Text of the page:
3. Creating an action plan. Paired with budgeting, creating a ‘to do’ list along with designated responsibilities is one of the first things I work on for my full planning clients. A ‘to do’ list accomplishes many things, namely to ensure everyone involved in the event is accountable to their area of planning, to ensure everything is completed on time, to balance the workload amongst a group and to deliver what is promised to all stakeholders. The documentary hears from a variety of vendors as we count down the months and weeks leading up to the festival, and while organizers prioritized their social media ‘image’ and obsessed over the same social media content to embellish the festival offerings, they ignored reality, all seemingly without a master action plan or ‘to do’ list and without corresponding responsibilities of any kind.
4. Sourcing reputable vendors… and PAYING them. The darker side of the story is the exploitation of hundreds of locals who worked without receiving compensation for their efforts. In the hospitality industry, a Request for Proposal (RFP) is an efficient way to encourage reputable vendors to ‘bid’ for your business and this process can start anywhere from 3 - 5 years for a larger event to 6 months depending on event size and scope. The RFP outlines the services contracted and the corresponding estimate with payment due dates. With no prospective vendor shortlist or ‘RFP’ generated for Fyre, the quality of the festival was compromised from the start. Further, organizers waited until 45 days before the festival to confirm the housing requirements, and on boarded as many local workers as possible without crunching the numbers and establishing a budget or timeline to pay them. As an event planner/producer, your job is to take care of your team and ensure everyone receives timely pay.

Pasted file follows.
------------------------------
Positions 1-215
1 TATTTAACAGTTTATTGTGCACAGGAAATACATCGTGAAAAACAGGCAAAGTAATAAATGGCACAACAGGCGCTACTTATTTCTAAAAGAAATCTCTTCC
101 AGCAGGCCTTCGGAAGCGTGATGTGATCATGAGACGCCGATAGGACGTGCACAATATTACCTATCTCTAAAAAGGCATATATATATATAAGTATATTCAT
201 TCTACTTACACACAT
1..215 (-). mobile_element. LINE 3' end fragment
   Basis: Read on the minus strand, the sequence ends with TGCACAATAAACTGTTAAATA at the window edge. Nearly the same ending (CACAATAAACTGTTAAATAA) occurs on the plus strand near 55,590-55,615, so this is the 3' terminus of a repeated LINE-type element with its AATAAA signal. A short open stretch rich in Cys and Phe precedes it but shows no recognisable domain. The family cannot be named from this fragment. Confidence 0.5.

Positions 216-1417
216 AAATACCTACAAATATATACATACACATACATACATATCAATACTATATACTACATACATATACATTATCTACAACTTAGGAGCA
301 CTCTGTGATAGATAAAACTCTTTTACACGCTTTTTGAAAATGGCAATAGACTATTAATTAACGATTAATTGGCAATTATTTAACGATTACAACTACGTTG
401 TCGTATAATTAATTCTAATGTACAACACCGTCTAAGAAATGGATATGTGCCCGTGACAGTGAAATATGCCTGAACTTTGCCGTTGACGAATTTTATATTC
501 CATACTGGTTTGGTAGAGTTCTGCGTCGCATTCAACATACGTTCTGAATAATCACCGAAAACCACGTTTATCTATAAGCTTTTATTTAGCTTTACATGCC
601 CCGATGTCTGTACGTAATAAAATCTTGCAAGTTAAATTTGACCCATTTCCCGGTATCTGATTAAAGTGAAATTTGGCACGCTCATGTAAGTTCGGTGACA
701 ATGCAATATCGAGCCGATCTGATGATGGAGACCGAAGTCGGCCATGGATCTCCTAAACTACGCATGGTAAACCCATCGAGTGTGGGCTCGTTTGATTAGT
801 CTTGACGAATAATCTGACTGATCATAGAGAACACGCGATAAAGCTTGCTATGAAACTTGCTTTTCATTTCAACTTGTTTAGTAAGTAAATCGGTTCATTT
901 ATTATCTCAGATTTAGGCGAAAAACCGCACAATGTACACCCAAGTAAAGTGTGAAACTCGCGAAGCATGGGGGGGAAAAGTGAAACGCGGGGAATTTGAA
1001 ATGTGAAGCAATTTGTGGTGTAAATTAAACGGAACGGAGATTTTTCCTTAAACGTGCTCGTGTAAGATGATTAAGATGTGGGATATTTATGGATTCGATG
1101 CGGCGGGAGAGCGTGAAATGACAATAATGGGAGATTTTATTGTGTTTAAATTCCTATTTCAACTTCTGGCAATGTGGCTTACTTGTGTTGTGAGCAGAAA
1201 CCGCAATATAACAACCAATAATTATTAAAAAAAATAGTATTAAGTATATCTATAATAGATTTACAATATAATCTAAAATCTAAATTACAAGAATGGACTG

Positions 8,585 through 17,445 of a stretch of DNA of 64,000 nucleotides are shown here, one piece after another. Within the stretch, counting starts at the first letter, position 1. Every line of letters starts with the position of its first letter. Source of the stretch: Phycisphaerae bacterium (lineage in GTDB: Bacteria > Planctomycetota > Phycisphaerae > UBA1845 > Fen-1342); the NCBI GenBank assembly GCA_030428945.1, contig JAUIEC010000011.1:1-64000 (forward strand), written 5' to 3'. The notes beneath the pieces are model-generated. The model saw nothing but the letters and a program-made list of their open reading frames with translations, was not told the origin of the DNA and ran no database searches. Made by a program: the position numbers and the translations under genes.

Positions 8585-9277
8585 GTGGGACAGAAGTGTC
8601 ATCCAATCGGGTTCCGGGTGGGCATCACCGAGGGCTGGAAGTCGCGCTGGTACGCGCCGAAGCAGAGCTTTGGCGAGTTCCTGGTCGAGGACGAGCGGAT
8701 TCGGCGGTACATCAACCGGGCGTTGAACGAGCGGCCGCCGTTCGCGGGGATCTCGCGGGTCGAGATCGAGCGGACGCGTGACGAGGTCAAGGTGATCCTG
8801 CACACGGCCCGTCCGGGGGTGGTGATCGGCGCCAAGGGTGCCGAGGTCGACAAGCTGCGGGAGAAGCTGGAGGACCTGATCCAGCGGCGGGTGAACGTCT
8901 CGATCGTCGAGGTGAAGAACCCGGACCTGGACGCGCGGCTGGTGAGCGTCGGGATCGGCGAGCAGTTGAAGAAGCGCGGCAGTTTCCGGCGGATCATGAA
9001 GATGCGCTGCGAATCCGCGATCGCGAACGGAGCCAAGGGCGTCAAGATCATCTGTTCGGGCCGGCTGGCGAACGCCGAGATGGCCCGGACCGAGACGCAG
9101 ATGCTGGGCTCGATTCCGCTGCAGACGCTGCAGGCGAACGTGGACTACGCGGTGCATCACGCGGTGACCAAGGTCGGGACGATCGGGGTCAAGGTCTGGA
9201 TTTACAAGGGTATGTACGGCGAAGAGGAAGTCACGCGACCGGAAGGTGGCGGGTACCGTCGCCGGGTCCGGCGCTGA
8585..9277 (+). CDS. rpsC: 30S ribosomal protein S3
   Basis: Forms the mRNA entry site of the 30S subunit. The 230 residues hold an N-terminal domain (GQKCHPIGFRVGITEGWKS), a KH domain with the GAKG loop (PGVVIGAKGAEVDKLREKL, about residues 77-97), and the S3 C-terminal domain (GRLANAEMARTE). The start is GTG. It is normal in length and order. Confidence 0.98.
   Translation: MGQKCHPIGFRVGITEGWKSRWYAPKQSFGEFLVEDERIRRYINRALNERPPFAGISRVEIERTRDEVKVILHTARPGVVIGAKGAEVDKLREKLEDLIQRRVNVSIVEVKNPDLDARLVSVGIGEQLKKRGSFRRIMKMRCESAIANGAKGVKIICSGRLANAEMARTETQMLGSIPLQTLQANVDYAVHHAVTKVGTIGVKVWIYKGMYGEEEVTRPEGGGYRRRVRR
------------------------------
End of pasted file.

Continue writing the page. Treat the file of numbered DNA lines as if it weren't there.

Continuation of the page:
5. Owning your mistakes. After the disaster unfolded, it took organizers days to respond on social media and even then, the tone was remarkably defensive (Ja Rule calling the event ‘false advertising at best’). I’d argue the lead organizers knew this event was headed for failure all along even though they admitted otherwise, (but I digress). Regardless of the scope of the event, planners are passionate about their client’s success and often feel fully accountable for any problems that arise which is why planners do everything to ensure a smooth and flawless event. At a minimum, everyone should have received a refund in full along with a statement from the company taking full accountability for the way the events unfolded.
Without proper site planning, without budgeting, without consulting and listening to experts and allowing professionals enough time to plan scenario A, B, C, D etc., any event of any scale will fail to satisfy the expectations of guests, sponsors and other stakeholders.
Don’t let YOUR event turn into the Fyre festival! OK, I know that’s a tad over dramatic but you know what I mean! Email firstname.lastname@example.org for all your event planning needs!